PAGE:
1. to establish a group including many existing jihadists, linking them together into one coherent entity

2. to reinforce and strengthen the consciousness of the Islamist nature of the conflict

3. to build military capacity for the group, seizing opportunities to collect weapons and train recruits, and to create safe havens by controlling physical places upon which to exercise their power.

4. to create an Islamist state in Syria

5. to establish a ‘Caliphate’ in Bilad al-Sham (the Levant)

Click here for the full text.

Press Statement by U.S. State Department Spokesperson Victoria Nuland

            The Department of State has amended the Foreign Terrorist Organization (FTO) and Executive Order (E.O.) 13224 designations of al-Qa’ida in Iraq (AQI) to include the following new aliases: al-Nusrah Front, Jabhat al-Nusrah, Jabhet al-Nusra, The Victory Front, and Al-Nusrah Front for the People of the Levant. The Department of State previously designated AQI as an FTO under the Immigration and Nationality Act and as a Specially Designated Global Terrorist under E.O. 13224 on October 15, 2004. The consequences of adding al-Nusrah Front as a new alias for AQI include a prohibition against knowingly providing, or attempting or conspiring to provide, material support or resources to, or engaging in transactions with, al-Nusrah Front, and the freezing of all property and interests in property of the organization that are in the United States, or come within the United States or the control of U.S. persons.

            Since November 2011, al-Nusrah Front has claimed nearly 600 attacks – ranging from more than 40 suicide attacks to small arms and improvised explosive device operations – in major city centers including Damascus, Aleppo, Hamah, Dara, Homs, Idlib, and Dayr al-Zawr. During these attacks numerous innocent Syrians have been killed. Through these attacks, al-Nusrah has sought to portray itself as part of the legitimate Syrian opposition while it is, in fact, an attempt by AQI to hijack the struggles of the Syrian people for its own malign purposes. AQI emir Abu Du’a is in control of both AQI and al-Nusrah. Abu Du’a was designated by the State Department under E.O. 13224 on October 3, 2011, and by the United Nations under UN Security Council Resolution 1267 on October 5, 2011. Abu Du’a also issues strategic guidance to al-Nusrah’s emir, Abu Muhammad al-Jawlani, and tasked him to begin operations in Syria.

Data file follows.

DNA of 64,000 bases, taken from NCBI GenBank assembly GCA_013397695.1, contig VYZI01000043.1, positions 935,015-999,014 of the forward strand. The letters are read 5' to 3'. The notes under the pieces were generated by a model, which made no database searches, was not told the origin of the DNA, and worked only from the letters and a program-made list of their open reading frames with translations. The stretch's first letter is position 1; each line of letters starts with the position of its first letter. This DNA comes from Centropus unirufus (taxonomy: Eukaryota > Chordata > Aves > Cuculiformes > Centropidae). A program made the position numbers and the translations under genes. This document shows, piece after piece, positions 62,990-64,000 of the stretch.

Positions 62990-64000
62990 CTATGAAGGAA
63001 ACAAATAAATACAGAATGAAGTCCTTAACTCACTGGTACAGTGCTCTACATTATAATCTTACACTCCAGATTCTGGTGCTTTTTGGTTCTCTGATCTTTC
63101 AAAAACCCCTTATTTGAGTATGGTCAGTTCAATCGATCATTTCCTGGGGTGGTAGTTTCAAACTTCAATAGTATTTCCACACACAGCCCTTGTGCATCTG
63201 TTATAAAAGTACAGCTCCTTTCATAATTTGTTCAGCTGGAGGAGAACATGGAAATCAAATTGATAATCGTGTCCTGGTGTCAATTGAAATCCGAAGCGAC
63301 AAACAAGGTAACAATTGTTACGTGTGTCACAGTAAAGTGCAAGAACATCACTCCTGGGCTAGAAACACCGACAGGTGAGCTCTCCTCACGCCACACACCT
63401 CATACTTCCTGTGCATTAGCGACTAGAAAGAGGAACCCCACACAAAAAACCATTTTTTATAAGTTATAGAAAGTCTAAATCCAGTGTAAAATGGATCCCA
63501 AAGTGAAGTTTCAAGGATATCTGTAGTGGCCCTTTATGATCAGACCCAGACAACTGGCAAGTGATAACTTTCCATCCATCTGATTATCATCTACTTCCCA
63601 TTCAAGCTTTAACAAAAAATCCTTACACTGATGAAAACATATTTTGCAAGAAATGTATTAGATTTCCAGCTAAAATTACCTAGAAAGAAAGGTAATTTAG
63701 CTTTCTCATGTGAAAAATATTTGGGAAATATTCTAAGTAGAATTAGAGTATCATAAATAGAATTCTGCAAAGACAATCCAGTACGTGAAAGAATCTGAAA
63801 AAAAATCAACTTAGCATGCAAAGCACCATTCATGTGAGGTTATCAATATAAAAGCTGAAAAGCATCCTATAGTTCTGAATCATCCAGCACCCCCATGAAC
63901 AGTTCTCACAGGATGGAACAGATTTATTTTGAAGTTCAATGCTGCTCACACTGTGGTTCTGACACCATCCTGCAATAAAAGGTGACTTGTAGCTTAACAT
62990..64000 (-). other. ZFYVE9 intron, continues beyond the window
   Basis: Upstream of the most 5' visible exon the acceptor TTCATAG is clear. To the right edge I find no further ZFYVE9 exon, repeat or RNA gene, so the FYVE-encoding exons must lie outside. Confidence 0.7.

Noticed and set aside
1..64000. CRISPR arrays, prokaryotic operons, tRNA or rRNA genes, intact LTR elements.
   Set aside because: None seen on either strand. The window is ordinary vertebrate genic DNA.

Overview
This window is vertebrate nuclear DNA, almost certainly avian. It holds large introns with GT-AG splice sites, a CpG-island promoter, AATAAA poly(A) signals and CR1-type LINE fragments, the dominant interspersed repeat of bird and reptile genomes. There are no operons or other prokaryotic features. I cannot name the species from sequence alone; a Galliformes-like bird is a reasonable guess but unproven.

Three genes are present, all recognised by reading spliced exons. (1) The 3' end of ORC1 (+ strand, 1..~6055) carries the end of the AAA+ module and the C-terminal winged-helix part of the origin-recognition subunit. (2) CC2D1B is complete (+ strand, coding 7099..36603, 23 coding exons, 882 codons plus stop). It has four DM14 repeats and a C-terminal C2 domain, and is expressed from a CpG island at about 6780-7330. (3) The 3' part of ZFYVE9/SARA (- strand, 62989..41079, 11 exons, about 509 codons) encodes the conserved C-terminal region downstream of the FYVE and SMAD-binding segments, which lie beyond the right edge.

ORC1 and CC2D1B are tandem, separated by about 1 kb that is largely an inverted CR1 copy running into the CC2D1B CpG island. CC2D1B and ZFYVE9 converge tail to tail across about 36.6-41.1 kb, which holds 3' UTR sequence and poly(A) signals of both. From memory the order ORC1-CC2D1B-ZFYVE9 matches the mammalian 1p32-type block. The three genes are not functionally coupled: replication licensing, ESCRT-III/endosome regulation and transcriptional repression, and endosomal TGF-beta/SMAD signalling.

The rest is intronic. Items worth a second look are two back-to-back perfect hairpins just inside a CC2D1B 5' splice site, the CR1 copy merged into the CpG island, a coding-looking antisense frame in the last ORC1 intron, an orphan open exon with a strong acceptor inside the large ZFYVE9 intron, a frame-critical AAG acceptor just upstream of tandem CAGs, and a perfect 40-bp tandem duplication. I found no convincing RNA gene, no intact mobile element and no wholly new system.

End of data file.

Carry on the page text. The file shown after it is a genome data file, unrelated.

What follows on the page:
The United States takes this action in the context of our overall support for the Syrian people. We have provided approximately $50 million in non-lethal assistance to the unarmed civilian opposition and nearly $200 million in humanitarian assistance to those affected by the violence in Syria. The violent, sectarian vision of al-Nusrah is at odds with the aspirations of the Syrian people, including the overwhelming majority of the Syrian opposition, who seek a free, democratic, and inclusive Syria and have made clear their desire for a government that respects and advances national unity, dignity, human rights, and equal protection under the law – regardless of faith, ethnicity, or gender. Extremism and terrorist ideology have no place in a post-Asad Syria, and all responsible Syrians should speak out against al-Qa’ida and other extremist elements. By opting for the use of force against its own people, the Asad regime has created the circumstances that attract the violent extremists of al Qa’ida, who seek to exploit civil strife for their own purposes. The sooner the political transition to a post-Asad Syria begins, the better it will be for the Syrian people and the region.

Click here for the State Department’s designation of the Al Nusra front.